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Destruction by Titus of the Temple of Herod in Jerusalem by Johann Georg Platzer, in a Private Collection, via the Web Gallery of Art, Washington D.C.


Titus became emperor upon the death of his father Vespasian in 79 AD. His reign was brief, he died suddenly in 81 AD, but he was remembered as a popular and well-liked emperor. Titus is primarily remembered for the destruction of Jerusalem and the Jewish Temple.


In 66 AD, the Jewish people revolted against the Roman Empire. They were fed up with poor Roman governance and wanted to be able to practice their traditions without Roman interference. Vespasian quickly put down most of the revolt and left it to Titus to finish the job by taking Jerusalem. 


Titus laid siege to the city in April of 70 AD. By August, Titus had captured the city and the Temple. Historians debate whether Titus ordered the Temple to be spared but things got out of control and the Temple was destroyed as a result or whether Titus ordered the destruction himself. Either way, the Temple, which was the center of the Jewish faith, was destroyed and never rebuilt. 


The Eruption Of Vesuvius Occurred During The Reign Of Titus

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Ruins of Pompeii with Mount Vesuvius, via Britannica


The eruption of Vesuvius in 79 AD is arguably the most famous volcanic eruption in history. It buried the cities of Pompeii and Herculaneum in tons of ash that perfectly preserved the cities to be rediscovered 1,500 years later. 


Pompeii and Herculaneum were both located five miles from the volcano. It is estimated that more than 16,000 people were killed in the eruption. Titus visited the site of the disaster and personally donated large amounts of money to the survivors. The eruption came as a huge shock to the inhabitants of Rome.


While tragic, the eruption of Vesuvius preserved the city of Pompeii for future archaeologists to uncover. The city gives an unparalleled look into what daily life was like in ancient Rome. Much of the artwork and shrines were preserved, which gives insight into Roman religious practices and beliefs. The buildings and objects found as they were left when the volcano erupted, providing an understanding of Roman social, cultural, economic, and political life. To this day, about three-quarters of the city has been uncovered, leaving still more to be rediscovered.


Constructed Two Of Ancient Rome’s Most Famous Monuments 

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The Roman Colosseum, built 70-72 AD, via National Geographic


Today, when tourists visit the ancient Forum at the heart of the city of Rome, two major monuments stand out-the Colosseum and the Arch of Titus. The Colosseum sees over 6 million visitors a year. During Roman times, the Colosseum was simply known as the Amphitheater.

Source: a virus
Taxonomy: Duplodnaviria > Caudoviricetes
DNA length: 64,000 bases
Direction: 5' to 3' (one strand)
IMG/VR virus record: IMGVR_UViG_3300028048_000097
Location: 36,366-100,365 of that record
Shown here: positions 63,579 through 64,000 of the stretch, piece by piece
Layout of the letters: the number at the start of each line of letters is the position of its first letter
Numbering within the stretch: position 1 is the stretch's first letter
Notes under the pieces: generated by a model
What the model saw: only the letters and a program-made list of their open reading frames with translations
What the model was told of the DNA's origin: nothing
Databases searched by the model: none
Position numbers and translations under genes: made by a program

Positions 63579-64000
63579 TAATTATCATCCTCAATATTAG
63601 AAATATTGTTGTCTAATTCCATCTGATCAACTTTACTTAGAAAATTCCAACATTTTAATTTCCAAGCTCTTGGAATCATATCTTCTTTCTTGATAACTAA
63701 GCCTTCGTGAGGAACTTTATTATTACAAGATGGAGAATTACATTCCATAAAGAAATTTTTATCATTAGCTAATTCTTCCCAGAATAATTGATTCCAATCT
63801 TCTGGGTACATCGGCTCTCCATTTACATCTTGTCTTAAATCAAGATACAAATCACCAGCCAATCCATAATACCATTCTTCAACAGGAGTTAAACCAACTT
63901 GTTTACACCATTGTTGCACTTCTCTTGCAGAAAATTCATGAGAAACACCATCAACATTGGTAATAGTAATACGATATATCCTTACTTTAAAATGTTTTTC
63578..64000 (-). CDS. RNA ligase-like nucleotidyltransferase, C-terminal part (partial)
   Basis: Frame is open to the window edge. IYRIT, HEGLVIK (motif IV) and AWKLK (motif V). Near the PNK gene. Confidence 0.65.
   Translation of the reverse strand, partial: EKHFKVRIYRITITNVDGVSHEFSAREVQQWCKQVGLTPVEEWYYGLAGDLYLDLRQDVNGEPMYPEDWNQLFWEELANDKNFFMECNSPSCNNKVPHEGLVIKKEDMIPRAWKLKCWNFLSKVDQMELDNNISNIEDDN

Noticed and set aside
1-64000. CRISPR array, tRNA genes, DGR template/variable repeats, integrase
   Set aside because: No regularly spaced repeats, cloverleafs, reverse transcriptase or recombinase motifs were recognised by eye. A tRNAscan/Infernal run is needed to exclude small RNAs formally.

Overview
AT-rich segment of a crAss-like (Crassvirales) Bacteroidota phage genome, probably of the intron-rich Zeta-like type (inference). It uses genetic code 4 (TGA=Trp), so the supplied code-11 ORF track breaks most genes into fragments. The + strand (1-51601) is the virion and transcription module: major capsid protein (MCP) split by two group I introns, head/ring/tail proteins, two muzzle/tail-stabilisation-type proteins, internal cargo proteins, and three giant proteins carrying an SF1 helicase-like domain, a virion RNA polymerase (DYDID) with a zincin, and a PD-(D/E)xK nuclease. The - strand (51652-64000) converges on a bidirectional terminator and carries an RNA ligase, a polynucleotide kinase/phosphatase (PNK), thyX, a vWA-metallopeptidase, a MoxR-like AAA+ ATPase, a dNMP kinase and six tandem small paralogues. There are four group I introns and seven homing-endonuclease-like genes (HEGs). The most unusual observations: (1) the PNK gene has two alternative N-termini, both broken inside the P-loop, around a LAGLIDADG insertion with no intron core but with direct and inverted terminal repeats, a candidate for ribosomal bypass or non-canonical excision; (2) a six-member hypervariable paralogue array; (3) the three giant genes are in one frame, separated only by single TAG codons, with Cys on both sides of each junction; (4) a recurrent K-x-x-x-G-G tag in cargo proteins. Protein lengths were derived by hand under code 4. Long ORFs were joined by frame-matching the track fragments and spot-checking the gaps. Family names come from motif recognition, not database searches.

Vespasian began construction of the Colosseum between 70-72 AD. He used his portion of the spoils from the Jewish War and the destruction of Jerusalem to pay for the project. By the time of his death in 79 AD, the building stood incomplete at three stories. The location of the Colosseum was carefully chosen by Vespasian. It stands on ground originally occupied by Roman citizens that was destroyed in the Great Fire of Rome in 64 AD. After the fire, Emperor Nero repurposed the land for his own use. By constructing the Colosseum on this site, Vespasian was returning the land to the people of Rome. Titus completed the construction of the Colosseum in 80 AD.


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Arch of Titus in Rome, 81 AD, via the New York Times


Domitian constructed the Arch of Titus in 82 AD to immortalize the military accomplishments of his family. The arch commemorates the capture of Jerusalem and spoils taken from the Jewish Temple, including a prominently featured menorah. This remains the only depiction of the contents of the Jewish Temple to this day.


The Flavian Emperors And Pax Romana

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Silver Cistophorus of Domitian, ca. 81 AD, via the Museum of Fine Arts, Boston


Domitian was the last of the three Flavian Emperors. He ruled from 81-96 AD. He continued the policies of his father, Vespasian, and his brother, Titus. He signed a peace treaty with the Dacian king, Decebalus in 89 AD and continued to elevate equestrian officers to positions in the Roman government previously only held by members of the Senate. Unfortunately, he grew increasingly paranoid towards the end of his reign and carried out a series of executions. These led to his own assassination in 96 AD. 


The Flavian Emperors took control of a Roman Empire on the brink of disaster. Through administrative reforms, vast building projects, and military action, the Flavian Emperors were able to restore a sense of stability that lasted into the 3rd century AD. The following period is known as the era of the Five Good Emperors and is a testament to the efforts of Vespasian, Titus, and Domitian.

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By Susan MastenMA Anthropology, BA Biblical ArchaeologySusan is a contributing author who specializes in the archaeology of the Mediterranean and the ancient Near East. She holds a M.A. in Anthropology from George Washington University and a B.A. in Biblical Archaeology from Wheaton College. She has worked with museum collections from around the world including the Smithsonian, the Israel Antiquities Authority, Hebrew University, and the Field Museum. Her main fields of interest include Greco-Roman history and archaeology, the archaeology of Israel, and museum anthropology. In her spare time, she enjoys rock climbing, watching cultural documentaries, and walking her dog, Apollo.